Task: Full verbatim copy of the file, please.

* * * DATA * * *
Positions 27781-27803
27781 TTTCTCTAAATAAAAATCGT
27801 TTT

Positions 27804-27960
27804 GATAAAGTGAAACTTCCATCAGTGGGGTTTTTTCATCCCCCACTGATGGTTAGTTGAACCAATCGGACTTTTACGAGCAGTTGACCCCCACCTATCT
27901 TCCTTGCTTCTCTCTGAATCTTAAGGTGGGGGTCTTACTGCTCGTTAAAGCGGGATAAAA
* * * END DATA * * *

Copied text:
Positions 27781-27803
27781 TTTCTCTAAATAAAAATCGT
27801 TTT

Positions 27804-27960
27804 GATAAAGTGAAACTTCCATCAGTGGGGTTTTTTCATCCCCCACTGATGGTTAGTTGAACCAATCGGACTTTTACGAGCAGTTGACCCCCACCTATCT
27901 TCCTTGCTTCTCTCTGAATCTTAAGGTGGGGGTCTTACTGCTCGTTAAAGCGGGATAAAA